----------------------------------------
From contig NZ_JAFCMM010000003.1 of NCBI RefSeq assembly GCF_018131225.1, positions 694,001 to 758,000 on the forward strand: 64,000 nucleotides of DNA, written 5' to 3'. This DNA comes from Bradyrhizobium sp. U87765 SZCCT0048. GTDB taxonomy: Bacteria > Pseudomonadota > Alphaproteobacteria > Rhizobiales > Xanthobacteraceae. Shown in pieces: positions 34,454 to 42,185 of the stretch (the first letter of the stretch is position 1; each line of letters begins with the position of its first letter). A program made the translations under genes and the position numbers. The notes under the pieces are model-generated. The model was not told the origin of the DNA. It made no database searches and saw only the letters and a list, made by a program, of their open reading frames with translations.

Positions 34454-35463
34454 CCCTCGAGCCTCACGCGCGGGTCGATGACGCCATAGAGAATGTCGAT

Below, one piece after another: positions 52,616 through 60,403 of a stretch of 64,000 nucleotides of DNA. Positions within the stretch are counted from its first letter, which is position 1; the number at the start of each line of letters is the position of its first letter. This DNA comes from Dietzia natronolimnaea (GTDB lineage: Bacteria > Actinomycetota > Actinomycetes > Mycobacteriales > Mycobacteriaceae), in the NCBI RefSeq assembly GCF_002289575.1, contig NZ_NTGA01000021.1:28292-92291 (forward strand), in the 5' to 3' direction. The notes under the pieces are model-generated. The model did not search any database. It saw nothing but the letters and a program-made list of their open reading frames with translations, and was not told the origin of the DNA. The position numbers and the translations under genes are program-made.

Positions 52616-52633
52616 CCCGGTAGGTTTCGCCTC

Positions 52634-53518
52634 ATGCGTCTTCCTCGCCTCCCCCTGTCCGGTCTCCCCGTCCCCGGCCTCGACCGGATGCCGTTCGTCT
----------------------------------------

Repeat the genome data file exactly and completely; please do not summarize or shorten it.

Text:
From contig NZ_JAFCMM010000003.1 of NCBI RefSeq assembly GCF_018131225.1, positions 694,001 to 758,000 on the forward strand: 64,000 nucleotides of DNA, written 5' to 3'. This DNA comes from Bradyrhizobium sp. U87765 SZCCT0048. GTDB taxonomy: Bacteria > Pseudomonadota > Alphaproteobacteria > Rhizobiales > Xanthobacteraceae. Shown in pieces: positions 34,454 to 42,185 of the stretch (the first letter of the stretch is position 1; each line of letters begins with the position of its first letter). A program made the translations under genes and the position numbers. The notes under the pieces are model-generated. The model was not told the origin of the DNA. It made no database searches and saw only the letters and a list, made by a program, of their open reading frames with translations.

Positions 34454-35463
34454 CCCTCGAGCCTCACGCGCGGGTCGATGACGCCATAGAGAATGTCGAT

Below, one piece after another: positions 52,616 through 60,403 of a stretch of 64,000 nucleotides of DNA. Positions within the stretch are counted from its first letter, which is position 1; the number at the start of each line of letters is the position of its first letter. This DNA comes from Dietzia natronolimnaea (GTDB lineage: Bacteria > Actinomycetota > Actinomycetes > Mycobacteriales > Mycobacteriaceae), in the NCBI RefSeq assembly GCF_002289575.1, contig NZ_NTGA01000021.1:28292-92291 (forward strand), in the 5' to 3' direction. The notes under the pieces are model-generated. The model did not search any database. It saw nothing but the letters and a program-made list of their open reading frames with translations, and was not told the origin of the DNA. The position numbers and the translations under genes are program-made.

Positions 52616-52633
52616 CCCGGTAGGTTTCGCCTC

Positions 52634-53518
52634 ATGCGTCTTCCTCGCCTCCCCCTGTCCGGTCTCCCCGTCCCCGGCCTCGACCGGATGCCGTTCGTCT